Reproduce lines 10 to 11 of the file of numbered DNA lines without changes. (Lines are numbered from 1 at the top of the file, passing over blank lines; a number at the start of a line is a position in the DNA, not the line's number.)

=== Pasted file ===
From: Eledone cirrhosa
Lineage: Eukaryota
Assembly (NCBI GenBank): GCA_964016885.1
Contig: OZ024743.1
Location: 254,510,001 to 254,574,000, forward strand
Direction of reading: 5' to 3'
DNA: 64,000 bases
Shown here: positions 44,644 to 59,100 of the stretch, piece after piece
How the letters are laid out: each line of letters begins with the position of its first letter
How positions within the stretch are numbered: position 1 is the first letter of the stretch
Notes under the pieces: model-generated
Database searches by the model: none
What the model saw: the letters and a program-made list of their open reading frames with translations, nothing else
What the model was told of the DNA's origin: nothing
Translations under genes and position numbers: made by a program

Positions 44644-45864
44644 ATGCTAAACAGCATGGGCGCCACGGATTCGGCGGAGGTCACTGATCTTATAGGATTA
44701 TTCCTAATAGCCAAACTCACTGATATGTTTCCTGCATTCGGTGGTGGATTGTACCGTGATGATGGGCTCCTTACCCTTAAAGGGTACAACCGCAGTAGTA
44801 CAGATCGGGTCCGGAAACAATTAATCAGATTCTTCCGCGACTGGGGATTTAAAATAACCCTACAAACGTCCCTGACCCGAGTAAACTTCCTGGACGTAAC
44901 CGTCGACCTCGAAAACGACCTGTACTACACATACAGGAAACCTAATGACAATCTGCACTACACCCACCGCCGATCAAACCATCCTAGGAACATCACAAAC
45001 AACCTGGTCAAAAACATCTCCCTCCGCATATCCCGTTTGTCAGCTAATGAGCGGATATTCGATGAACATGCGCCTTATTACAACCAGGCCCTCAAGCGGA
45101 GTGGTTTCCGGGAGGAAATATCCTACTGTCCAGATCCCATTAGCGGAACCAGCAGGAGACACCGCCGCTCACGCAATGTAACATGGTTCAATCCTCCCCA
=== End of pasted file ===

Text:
How positions within the stretch are numbered: position 1 is the first letter of the stretch
Notes under the pieces: model-generated